ETHC 445 Week 8 Complete DeVry
Just Click on Below Link To Download This Course:
ETHC 445 Week 8 Final Exam DeVry
ETHC 445 Week 8 Discussion
WEEK 8: REFLECTION
This is our final week. Use this week’s threaded discussion and your collaborations together to draft a Reflective Assessment to be formally finalized for grade as an oral presentation.
This is a good time to be looking back over this course and thinking ahead to what comes next for you.
Courses like this one intend to expand your horizons by bringing new ideas and more refined ways of thinking about the kinds of decisions and commitments that you will make both in career and in life as a whole.
This course is Foundations of Ethics. Whatever you do and wherever you do it, you have gained tools of thinking and analysis that will serve you well. Keep these tools handy and at the forefront of your attention — whatever it is that will come into your hands in the future. You are far more equipped for leadership than you were a few short weeks ago.
So, here are a few questions for this final week in class to help you reflect for the last formal assignment:
- What of all that you have learned and practiced in this class will make the most significant impact(s) in your study of your declared major here at DeVry and in your career as you envision it?
- How might this course experience connect with and inform what you are looking forward to learning more about throughout your education and career as a lifelong learner?
- Consider how one learns: how much learning is individual? How much learning is socially achieved by discussing with one or more people in a variety of roles?
- To what extent is knowledge something one finds? To what extent is knowledge something one creates through interpretation, application, and analysis?
- What are the differences between information and knowledge?
ETHC 445 Week 8 REFLECTIVE ASSIGNMENT
You began this session considering a moral-ethical dilemma you yourself faced that you either resolved or failed to resolve, but hopefully learned from. You may never have given much thought to ethical theory nor what ethical premises/paradigms you have unconsciously held.
Now that you’ve had an opportunity to explore ethics formally, create a reflective assessment. Revisit your ethical memoir: what ethical theory best applies to your experience? Which significant author you have studied most speaks to your own ethical paradigm as you are (re)forming it now? If you didn’t resolve your ethical dilemma when you experienced it, what would you do now and why?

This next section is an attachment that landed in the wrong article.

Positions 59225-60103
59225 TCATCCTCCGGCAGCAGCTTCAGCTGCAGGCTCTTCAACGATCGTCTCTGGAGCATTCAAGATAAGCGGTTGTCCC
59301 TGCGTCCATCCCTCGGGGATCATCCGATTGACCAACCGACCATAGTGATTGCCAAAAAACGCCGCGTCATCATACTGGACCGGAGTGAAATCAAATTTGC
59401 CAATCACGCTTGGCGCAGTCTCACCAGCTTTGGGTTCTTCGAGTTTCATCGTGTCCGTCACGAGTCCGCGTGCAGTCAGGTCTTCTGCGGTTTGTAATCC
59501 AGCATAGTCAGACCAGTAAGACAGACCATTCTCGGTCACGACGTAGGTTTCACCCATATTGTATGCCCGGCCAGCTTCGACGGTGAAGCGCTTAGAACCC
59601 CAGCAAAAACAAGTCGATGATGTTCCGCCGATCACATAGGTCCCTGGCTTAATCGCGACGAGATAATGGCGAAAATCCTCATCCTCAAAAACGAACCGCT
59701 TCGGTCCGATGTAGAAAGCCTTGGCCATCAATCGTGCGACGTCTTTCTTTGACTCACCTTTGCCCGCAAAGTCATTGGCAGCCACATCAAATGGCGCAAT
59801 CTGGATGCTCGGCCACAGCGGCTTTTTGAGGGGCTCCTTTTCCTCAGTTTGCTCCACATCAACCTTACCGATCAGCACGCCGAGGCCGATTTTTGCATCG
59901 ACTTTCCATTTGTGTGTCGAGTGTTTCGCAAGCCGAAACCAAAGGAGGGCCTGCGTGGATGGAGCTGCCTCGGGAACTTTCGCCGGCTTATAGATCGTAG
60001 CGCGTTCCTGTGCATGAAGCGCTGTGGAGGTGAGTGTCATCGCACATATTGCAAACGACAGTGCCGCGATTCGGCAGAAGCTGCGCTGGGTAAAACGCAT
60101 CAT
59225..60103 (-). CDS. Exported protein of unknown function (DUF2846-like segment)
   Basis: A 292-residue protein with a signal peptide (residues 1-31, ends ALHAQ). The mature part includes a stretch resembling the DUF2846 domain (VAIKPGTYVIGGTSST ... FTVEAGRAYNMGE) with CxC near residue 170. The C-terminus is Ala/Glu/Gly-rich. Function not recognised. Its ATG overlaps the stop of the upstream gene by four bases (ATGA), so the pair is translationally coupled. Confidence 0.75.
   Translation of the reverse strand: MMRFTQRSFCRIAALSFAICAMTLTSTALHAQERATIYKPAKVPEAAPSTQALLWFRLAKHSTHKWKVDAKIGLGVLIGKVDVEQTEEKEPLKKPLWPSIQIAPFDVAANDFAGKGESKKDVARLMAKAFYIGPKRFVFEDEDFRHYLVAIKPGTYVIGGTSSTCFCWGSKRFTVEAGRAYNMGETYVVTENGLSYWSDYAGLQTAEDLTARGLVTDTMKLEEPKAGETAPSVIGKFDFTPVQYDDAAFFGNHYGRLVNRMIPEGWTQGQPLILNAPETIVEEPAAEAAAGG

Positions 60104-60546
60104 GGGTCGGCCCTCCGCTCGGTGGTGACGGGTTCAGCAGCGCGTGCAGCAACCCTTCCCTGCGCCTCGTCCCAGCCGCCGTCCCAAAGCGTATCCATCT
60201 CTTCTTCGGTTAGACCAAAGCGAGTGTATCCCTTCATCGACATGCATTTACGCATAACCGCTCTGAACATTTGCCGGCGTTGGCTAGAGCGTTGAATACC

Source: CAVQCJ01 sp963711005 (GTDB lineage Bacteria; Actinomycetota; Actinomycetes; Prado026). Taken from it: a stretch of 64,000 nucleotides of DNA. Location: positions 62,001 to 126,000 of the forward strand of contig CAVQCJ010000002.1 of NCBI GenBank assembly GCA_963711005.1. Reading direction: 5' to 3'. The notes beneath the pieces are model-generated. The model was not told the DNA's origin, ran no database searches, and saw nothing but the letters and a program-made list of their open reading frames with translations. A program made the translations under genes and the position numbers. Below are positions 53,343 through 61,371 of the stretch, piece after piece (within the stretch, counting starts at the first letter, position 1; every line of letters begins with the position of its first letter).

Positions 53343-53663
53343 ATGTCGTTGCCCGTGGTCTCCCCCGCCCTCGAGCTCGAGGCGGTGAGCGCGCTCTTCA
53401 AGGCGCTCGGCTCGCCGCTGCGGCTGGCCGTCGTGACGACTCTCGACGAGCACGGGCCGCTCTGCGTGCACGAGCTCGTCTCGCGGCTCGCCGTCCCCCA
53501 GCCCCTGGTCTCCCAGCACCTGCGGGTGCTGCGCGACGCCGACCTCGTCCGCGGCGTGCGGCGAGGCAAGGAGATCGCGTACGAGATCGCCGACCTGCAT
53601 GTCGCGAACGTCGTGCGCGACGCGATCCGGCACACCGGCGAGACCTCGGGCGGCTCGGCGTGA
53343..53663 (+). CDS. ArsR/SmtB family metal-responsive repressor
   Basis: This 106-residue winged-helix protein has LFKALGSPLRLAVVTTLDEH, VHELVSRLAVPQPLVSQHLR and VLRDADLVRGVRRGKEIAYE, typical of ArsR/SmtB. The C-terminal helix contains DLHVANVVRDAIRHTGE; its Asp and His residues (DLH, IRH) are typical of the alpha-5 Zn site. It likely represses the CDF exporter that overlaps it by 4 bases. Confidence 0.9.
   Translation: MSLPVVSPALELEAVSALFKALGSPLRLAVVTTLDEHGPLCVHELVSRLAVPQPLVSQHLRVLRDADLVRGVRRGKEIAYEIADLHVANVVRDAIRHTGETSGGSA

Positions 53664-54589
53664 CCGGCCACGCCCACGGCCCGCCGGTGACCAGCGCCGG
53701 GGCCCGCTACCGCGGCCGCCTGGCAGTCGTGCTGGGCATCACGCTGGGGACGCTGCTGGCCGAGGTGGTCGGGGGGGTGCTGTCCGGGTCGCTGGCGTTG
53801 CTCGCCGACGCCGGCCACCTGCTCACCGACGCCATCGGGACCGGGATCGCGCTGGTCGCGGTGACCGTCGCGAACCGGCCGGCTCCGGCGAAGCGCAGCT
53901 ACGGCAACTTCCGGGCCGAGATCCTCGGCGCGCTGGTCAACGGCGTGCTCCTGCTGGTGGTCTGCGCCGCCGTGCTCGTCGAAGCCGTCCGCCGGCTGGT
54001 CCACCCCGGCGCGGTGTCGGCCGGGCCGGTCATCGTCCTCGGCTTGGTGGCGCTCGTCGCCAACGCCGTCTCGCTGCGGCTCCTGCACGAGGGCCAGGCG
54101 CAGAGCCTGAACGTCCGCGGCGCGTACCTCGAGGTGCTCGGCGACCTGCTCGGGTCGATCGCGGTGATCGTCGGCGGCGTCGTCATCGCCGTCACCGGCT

Additionally, explore your process of transformation in this course. Discuss your experiences of the course, your beginnings, and where you are at now with your team or partners and create an oral presentation that reflectively assesses your learning experience and the collaborations you engaged in throughout this session. Are we a society of learners who greatly benefit from interactions? Or are we islands, whose individual systems and beliefs are exclusive to ourselves? [Note: You may find it useful to write your thoughts out in an essay form, but the essay is not required in the drop box. Instead, focus on visual and audio quality, poise, and grace in the execution of this assignment. Let your content and stylistic choices reign creatively, and let your message be compelling, persuasive, and convincing.]
|This criterion is linked to a Learning OutcomeAssessment Content
Includes, but is not limited to the following: • Time spent in collaboration • Time spent on the course • Challenges encountered • Solutions • Research takeaway • Organization strategies with teams • Collaboration and the modern workplace • Overall value of the time spent
|This criterion is linked to a Learning OutcomeVisual Presentation Quality
Slides are attractive. Items are bulleted and spoken to (rather than typed out). Visual images are graceful and support the content.
|This criterion is linked to a Learning OutcomeOral Presentation Quality
Student speaks with clarity, authority, and is eloquent. The audio is clear. The student does not sound as if s/he is reading a text, but is orally prepared and graceful, poised, and convincing.
|Total Points: 100.0|